Putin: Russia is ready to provide security help to Belarus

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Dasha Sapranetskaya

Riot police block protesters in front of a Catholic church in Minsk, Belarus, Thursday, Aug. 27, 2020. Police in Belarus have dispersed protesters who gathered on the capital's central square, detaining dozens. (AP Photo/Dasha Sapranetskaya )

MINSK – Russian President Vladimir Putin warned that he stands ready to send police to Belarus if protests there turn violent but sees no such need yet, while Belarusian police dispersed a protest in the capital with renewed vigor Thursday, detaining about 180 people and raising pressure on the opposition.

Belarus’ authoritarian president of 26 years, Alexander Lukashenko, has been facing weeks of protests against his reelection to a sixth term in the Aug. 9 vote, which the opposition says was rigged.

Putin told Russia's state television Thursday that Lukashenko has asked him to prepare a Russian law enforcement contingent to deploy to Belarus if necessary. Putin said he and Lukashenko have agreed that “there is no such need now, and I hope there won’t be."

“We have agreed not to use it until the situation starts spinning out of control and extremist elements acting under the cover of political slogans cross certain borders and engage in banditry and start burning cars, houses and banks or take over administrative buildings,” he said.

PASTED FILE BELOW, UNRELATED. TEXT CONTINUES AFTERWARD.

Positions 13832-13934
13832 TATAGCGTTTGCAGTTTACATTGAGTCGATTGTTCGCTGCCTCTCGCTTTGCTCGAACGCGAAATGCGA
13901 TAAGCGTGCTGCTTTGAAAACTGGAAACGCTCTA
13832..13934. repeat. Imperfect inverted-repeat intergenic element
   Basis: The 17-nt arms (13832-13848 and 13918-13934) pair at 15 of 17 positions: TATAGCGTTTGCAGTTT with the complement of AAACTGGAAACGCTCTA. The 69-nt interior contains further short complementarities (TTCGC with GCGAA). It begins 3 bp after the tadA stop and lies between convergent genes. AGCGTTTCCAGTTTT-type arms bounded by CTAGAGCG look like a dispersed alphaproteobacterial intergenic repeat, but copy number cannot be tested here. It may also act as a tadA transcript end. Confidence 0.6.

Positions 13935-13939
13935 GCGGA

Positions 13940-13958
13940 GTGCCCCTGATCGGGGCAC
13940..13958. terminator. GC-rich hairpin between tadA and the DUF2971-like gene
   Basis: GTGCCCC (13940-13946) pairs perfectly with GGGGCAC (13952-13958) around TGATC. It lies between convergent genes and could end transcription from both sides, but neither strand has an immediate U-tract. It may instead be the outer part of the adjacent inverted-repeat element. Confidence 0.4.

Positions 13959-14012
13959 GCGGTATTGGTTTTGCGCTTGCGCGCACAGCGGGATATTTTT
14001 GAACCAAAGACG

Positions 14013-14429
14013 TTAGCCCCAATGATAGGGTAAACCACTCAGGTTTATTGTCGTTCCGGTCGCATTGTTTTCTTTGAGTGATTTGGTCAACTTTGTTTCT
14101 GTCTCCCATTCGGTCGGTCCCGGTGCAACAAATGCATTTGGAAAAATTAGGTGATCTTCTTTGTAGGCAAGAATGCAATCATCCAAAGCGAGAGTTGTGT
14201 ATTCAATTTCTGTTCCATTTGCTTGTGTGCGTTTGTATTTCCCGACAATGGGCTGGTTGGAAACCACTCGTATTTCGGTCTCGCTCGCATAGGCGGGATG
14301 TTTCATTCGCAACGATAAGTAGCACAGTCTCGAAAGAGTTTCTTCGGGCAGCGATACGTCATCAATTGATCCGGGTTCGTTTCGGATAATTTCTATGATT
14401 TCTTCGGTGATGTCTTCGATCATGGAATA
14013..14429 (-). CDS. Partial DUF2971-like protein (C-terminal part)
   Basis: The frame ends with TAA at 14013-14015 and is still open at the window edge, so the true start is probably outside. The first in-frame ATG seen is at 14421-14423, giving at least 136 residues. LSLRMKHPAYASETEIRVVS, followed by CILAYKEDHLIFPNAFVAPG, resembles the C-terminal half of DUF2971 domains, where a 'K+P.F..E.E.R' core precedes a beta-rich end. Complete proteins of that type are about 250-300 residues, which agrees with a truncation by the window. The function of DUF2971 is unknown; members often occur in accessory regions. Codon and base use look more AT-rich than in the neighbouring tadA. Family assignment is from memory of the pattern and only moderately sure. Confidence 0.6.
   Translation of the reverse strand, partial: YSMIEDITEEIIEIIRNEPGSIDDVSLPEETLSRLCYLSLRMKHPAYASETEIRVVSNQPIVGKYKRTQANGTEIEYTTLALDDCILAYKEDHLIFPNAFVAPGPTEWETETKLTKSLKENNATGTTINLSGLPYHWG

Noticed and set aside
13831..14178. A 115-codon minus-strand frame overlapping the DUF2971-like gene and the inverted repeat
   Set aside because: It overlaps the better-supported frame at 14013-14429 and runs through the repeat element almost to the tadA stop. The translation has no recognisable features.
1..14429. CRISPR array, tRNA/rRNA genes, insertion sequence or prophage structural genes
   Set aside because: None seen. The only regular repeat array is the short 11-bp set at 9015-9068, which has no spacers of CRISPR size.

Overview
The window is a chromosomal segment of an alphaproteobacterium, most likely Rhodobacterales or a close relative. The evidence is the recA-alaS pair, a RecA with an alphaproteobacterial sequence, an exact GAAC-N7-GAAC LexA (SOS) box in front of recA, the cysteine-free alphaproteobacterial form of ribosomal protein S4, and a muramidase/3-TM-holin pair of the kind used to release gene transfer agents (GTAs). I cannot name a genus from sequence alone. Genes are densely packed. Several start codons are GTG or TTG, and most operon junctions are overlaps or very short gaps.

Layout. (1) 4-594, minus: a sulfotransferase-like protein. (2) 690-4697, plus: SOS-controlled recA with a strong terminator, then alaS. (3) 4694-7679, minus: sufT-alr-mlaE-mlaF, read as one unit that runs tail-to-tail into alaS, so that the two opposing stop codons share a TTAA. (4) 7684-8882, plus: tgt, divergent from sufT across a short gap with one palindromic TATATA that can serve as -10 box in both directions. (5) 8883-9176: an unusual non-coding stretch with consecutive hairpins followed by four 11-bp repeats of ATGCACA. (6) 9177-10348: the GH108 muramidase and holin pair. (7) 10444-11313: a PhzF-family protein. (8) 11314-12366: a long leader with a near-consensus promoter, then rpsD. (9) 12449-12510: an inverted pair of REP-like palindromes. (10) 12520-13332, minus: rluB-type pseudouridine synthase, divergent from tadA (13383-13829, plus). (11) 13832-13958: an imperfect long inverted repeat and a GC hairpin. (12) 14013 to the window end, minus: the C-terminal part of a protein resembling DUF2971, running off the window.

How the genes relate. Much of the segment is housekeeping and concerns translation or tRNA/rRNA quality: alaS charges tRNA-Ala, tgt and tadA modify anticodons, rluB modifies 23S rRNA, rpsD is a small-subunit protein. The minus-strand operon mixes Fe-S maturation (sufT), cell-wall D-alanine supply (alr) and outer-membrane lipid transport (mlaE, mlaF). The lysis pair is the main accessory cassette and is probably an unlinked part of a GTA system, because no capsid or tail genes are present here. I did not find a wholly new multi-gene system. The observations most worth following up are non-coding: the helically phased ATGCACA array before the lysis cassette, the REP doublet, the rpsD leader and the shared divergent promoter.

Hours after Putin's interview, hundreds of riot police dispersed a protest on the Belarusian capital's main square in a move that underlined Lukashenko's determination to squelch protests. Scores of reporters, including AP journalists, were also detained.

The Coordination Council, created by the Belarusian opposition to facilitate a peaceful transition of power, criticized Putin's statement, saying it's “inadmissible” for any country to form armed units for use in Belarus.

In an apparent jab at the West, which has condemned Lukashenko's crackdown on protesters and urged him to launch a dialogue with the opposition, Putin accused unidentified foreign forces of trying to win political advantages from the turmoil in Belarus.

Russia sees neighboring Belarus as a key bulwark against Western expansion and an important conduit for Russian energy exports. The two countries have a union agreement envisaging close political, economic and military ties, and Lukashenko has relied on cheap Russian energy and other subsidies to keep Belarus' Soviet-style economy afloat.